Tevin Hammond walked into a great situation when he joined the Arkansas-Pine Bluff men’s basketball team before the 2012-13 season.
The point guard had offensive factors in Lazabian Jackson, Mitchell Anderson and Daniel Broughton returning. Terrell Kennedy was healthy enough to play his final season with the Golden Lions. And Davon Haynes was finally given the green light to play after transferring from Bowling Green.
So Hammond, who spent his freshman season at Holmes Community College in Mississippi, had plenty of scoring options to feed the ball to. He easily led the Lions in assists with 127 on the season while averaging 7.4 points per game — fifth-best on the team.
“He gets everybody involved,” UAPB coach George Ivory said. “He’s that kind of leader. His leadership is so valuable to our team.”
Now, with Jackson, Anderson and Kennedy having completed their eligibility, Hammond is the scoring threat. To him, it’s no pressure.
“I think it’s more me taking on a bigger role compared to last year’s team,” said Hammond, a 6-foot junior who prepped at Little Rock McClellan. “This year’s team, I have to make more plays and things of that nature. As far as scoring, I think it’s just me playing a bigger role.”
Hammond’s scoring average has nearly doubled — to 14.1 per game this season, which ranks seventh in the SWAC, but just 0.7 behind third-place Julysses Nobles, the former Arkansas Razorback who’s now at Jackson State. Hammond scored the game high in four of UAPB’s past six games, including a 30-point performance last Saturday in a 72-64 victory at Alabama A&M.
“I’ve pushed him to be more of a scorer because he has a lot of offensive ability,” UAPB coach George Ivory said. “He works so hard. You look up in the gym, and he’s shooting and shooting. I pushed him to be that guy.”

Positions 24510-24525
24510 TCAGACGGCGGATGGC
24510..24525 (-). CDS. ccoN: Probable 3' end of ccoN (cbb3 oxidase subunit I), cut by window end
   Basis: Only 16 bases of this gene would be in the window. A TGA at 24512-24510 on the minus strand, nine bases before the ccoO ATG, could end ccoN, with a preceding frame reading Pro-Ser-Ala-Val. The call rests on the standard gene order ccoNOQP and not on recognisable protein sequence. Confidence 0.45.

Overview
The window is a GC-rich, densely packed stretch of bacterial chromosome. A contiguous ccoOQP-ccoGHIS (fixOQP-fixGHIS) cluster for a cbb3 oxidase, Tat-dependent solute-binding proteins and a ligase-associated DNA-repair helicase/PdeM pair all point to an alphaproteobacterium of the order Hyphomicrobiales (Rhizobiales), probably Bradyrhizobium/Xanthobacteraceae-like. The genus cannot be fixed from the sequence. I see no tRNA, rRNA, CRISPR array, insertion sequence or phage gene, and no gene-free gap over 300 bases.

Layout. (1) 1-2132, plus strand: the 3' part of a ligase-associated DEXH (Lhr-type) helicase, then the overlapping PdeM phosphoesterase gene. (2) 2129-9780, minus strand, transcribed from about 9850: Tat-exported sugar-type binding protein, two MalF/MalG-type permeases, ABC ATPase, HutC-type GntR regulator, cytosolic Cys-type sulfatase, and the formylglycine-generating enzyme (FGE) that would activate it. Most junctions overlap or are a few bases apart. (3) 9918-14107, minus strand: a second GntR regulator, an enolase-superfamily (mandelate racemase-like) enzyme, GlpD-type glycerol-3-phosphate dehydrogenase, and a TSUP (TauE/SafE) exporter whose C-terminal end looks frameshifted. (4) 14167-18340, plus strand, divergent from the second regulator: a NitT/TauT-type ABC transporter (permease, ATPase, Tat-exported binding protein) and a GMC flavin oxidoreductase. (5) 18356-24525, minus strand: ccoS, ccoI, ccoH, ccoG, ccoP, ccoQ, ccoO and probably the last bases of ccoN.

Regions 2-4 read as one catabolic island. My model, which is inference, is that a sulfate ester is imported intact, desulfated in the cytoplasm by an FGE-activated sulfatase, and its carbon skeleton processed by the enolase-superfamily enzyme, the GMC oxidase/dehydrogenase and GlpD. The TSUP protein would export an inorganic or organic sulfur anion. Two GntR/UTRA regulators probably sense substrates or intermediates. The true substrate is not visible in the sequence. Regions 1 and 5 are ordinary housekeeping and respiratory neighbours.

The gym work has helped. Hammond’s only a 36.1 percent field goal shooter, but that’s 5 percent better than last season.
“I think that’s the key to my success, when I was in the gym all summer getting my shots up,” Hammond said.
Hammond’s improvements aren’t limited to how well he shoots on the floor. He slashes to the basket more and creates plenty of free-throw opportunities as well.
A 76.5 percent free-throw shooter, Hammond went 6 for 16 from the field against A&M but converted 15 of 18 free throws. The previous game against Mississippi Valley, he converted 10 of 13 from the line.
His greater offensive play hasn’t kept him from being an impact player on both sides of the court. With 64 assists so far, he’s halfway to surpassing last season’s total, and his 3 steals per game ranks fifth in the SWAC.
Still, it’s his improved offense that allows Hammond to thrive in a role he shared with a big man last season.
“Terrell being a center, he was also all over the court,” said Haynes, whose 13.9 points per game is second on the team. “He was a floor general. We’ve got another floor general in Tevin Hammond. Being that floor general, you’ve got to be able to see everything on the floor.
“Somebody’s got to step in and fill that void, and he’s the perfect person to do it.”